Author >

Martin Luther

Type:author
Denomination:Lutheranism

Martin Luther (1483–1546), one of the most significant figures in Western history, was a key figure in the Protestant Reformation. Over the course of his life, Luther was a monk, a priest, a professor of biblical literature, a Reformer, a husband, and a father.

Luther is most noted for his Ninety-Five Theses (1517), in which he argued that salvation is not earned by good deeds but received only as a free gift of God’s grace through faith in Jesus Christ. His refusal to retract all his writings, demanded by Pope Leo X in 1520 and the Holy Roman Emperor Charles V at the Diet of Worms in 1521, resulted in his excommunication by the pope and condemnation as an outlaw by the emperor.

Luther has been both praised and vilified for what he preached and wrote. Luther’s translation of the Christian Bible into the vernacular greatly influenced the church. His works continue to impact all Christians and animate the movement that bears his name. Luther’s Works (55 vols.) contains many of Luther’s writings, including commentaries, sermons, and lectures.

Media

Maps

map 15. MARTIN LUTHER BEGINNINGS OF REFORMATION in Atlas of the European Reformations (Open | Purchase)

Faithlife TV programs
  • Martin Luther (1hr 46m) – The dramatic black and white classic film of Martin Luther’s life made in the 1950s.
  • Martin Luther – A Return To Grace (1hr 46m) – The great drama of Martin Luther’s life comes alive in this vivid portrayal of the penniless monk’s quest for truth—a quest that would re-shape the church, and the world.
  • LUTHER: The Life and Legacy of the German Reformer (1h 31m) – Discover the story behind the man who sparked the Protestant Reformation. Told through a seamless combination of live-action storytelling and artistic animation, Martin Luther’s daring life is presented in extensive detail while still making the film relevant, provocative, and accessible.
  • Opening The Door To Luther (31m) – Open the door to Martin Luther with public television travel host Rick Steves. He takes us to areas of Germany known as Lutherlands. From Eisleben, where Luther was born, to Wittenberg where he taught and preached, and to several other areas, we learn about the tumultuous events of the Reformation and the monk at the center of it all.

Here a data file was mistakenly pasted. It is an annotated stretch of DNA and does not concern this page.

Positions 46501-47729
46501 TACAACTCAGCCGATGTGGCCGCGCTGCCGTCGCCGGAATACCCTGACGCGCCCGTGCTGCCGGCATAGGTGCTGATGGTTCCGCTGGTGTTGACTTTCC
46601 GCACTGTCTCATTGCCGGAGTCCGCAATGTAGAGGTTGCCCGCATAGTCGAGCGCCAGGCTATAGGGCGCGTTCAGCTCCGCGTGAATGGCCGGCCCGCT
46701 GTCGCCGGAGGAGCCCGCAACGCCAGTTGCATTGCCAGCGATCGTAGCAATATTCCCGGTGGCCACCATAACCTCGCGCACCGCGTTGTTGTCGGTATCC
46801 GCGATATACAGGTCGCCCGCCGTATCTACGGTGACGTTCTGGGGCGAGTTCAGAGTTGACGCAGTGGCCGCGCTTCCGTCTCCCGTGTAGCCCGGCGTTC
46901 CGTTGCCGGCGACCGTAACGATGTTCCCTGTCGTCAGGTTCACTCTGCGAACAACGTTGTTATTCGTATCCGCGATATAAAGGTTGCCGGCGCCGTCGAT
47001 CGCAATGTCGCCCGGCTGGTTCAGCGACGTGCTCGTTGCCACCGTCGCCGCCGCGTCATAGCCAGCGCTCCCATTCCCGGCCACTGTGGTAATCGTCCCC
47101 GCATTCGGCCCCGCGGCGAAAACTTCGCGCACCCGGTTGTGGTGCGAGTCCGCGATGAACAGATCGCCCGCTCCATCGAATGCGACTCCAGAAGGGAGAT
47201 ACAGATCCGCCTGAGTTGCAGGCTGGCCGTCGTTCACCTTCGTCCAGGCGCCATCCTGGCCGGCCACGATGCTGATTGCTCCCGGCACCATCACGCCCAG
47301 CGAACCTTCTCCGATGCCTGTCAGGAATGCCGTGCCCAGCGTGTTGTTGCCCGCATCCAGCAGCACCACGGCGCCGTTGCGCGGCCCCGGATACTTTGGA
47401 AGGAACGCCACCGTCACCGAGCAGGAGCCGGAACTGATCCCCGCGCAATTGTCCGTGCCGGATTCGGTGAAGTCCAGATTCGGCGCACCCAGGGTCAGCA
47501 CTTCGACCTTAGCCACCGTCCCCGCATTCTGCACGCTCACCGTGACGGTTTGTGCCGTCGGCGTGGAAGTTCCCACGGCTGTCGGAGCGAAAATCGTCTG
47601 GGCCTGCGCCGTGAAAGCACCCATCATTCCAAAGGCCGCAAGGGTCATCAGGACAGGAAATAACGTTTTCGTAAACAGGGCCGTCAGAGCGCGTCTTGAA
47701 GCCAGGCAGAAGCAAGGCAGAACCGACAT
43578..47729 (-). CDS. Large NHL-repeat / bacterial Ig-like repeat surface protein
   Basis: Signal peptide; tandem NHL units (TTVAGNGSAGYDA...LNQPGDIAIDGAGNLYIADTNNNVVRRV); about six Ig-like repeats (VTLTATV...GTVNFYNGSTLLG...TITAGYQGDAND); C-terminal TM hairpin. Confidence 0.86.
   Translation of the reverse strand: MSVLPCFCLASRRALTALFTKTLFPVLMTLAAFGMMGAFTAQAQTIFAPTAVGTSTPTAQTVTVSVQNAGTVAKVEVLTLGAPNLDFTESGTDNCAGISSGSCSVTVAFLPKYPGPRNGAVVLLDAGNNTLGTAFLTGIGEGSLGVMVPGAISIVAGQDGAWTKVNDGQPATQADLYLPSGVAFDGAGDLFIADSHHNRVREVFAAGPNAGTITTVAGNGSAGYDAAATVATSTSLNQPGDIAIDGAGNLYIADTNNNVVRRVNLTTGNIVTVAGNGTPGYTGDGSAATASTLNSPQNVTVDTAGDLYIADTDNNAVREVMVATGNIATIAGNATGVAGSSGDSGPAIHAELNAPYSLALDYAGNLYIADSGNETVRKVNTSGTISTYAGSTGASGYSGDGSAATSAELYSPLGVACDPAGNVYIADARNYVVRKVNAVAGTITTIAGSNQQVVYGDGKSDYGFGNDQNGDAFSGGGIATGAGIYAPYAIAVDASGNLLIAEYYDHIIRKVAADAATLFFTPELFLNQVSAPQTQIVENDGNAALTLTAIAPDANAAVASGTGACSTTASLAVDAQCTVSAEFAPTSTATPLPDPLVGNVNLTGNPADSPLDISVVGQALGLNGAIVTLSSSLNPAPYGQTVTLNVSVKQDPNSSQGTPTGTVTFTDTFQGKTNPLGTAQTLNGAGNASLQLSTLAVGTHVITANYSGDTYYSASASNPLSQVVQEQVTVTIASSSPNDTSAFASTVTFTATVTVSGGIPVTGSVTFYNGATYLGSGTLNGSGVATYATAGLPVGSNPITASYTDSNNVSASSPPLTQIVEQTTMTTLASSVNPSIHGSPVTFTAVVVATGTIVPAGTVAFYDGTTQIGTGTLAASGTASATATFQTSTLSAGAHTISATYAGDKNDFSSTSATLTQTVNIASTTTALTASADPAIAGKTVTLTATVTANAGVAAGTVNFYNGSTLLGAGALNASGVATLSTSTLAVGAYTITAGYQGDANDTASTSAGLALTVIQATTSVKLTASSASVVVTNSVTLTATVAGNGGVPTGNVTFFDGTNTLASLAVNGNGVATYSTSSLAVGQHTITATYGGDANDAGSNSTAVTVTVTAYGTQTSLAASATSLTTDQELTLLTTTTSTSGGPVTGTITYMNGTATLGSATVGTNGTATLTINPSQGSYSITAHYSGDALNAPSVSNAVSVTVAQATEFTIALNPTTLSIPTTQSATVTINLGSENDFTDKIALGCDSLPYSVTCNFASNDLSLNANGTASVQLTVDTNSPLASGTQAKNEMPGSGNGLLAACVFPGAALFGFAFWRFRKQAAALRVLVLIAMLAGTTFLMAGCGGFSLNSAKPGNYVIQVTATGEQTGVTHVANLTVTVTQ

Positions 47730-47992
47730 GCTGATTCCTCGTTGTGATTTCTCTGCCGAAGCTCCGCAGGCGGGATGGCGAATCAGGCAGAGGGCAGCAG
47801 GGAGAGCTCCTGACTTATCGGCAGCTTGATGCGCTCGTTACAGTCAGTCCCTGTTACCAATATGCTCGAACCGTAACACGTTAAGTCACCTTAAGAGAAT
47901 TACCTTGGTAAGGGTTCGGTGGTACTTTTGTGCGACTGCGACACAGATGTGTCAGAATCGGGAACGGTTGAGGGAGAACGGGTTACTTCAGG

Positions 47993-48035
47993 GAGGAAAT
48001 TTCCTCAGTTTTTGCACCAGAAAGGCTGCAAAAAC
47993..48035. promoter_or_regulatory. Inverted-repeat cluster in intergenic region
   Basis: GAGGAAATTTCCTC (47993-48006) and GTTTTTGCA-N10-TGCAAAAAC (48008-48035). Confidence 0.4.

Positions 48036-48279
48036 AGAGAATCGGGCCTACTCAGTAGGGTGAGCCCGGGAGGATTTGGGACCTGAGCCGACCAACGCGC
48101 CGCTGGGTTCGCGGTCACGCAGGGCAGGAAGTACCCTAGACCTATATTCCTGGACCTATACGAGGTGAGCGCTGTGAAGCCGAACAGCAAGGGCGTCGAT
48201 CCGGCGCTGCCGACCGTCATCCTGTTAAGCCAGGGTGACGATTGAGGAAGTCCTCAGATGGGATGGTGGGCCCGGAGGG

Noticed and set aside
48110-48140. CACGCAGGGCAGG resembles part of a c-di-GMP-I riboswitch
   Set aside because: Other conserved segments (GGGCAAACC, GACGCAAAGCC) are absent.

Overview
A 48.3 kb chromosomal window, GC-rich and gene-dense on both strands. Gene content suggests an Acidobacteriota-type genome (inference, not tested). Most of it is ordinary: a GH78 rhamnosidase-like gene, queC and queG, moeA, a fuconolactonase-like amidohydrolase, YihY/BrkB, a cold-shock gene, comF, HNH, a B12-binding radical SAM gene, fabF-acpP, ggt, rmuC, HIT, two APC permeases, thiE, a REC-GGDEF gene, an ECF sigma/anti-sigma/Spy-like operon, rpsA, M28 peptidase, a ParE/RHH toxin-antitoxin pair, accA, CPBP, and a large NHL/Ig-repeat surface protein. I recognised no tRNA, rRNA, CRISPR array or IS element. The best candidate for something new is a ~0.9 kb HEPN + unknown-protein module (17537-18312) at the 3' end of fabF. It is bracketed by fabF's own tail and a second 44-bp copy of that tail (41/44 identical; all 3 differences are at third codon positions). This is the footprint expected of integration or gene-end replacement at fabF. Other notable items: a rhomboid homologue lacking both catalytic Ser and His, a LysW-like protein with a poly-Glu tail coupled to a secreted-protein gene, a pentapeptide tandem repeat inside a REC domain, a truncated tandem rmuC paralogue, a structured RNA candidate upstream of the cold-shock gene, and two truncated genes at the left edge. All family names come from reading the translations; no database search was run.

• The Reformation Overview Part 3 – Martin Luther (27m) – Martin Luther – He wanted only the quiet solitude of the monastery. There this guilt-burdened monk discovered the freedom of the Gospel. He couldn’t keep quiet about it, nor could he stop the relentless swirl of events that propelled him to a decisive role in the shaping of the modern world.
  • Luther – His Life, His Path, His Legacy (31m) – Using stunning dramatic footage from the 2003 theatrical film “Luther”, starring Joseph Fiennes, this documentary gives a comprehensive overview of the great reformer’s life and legacy.
  • A Man Named Martin – Part 1: The Man (5 episodes 13-20m) The life of Martin Luther is one of resolute conviction and steadfast faith. This documentary will examine the life and teaching of this great reformer. The program gives important historical background and explains the key doctrines expounded by Luther: With tenacity and bravery, Martin Luther inspired a Reformation that reverberates throughout the centuries.
  • A Man Named Martin – Part 2: The Moment (3 episodes 19-27m) – Witness the interplay of personalities and events that led to the Protestant Reformation. From Luther’s inner struggles of conscience and faith to his call for debate with the Pope to his scathing rebuke of erroneous church practice, this installment examines the semi-scriptural and oft-times unethical teachings and doctrines of the late Medieval Church and how Luther addressed them. A cast of scholars and church leaders share their expertise on the cultural and religious milieu in which Luther operated
  • A Man Named Martin – Part 3: The Movement (5 episodes 11-21m) – The Movement completes the trilogy begun with Parts 1 and 2, The Man and The Moment. Here viewers will see how God was at work in the Reformation, in the lives of the men and women that shaped it, and in the societal transformations that resulted.


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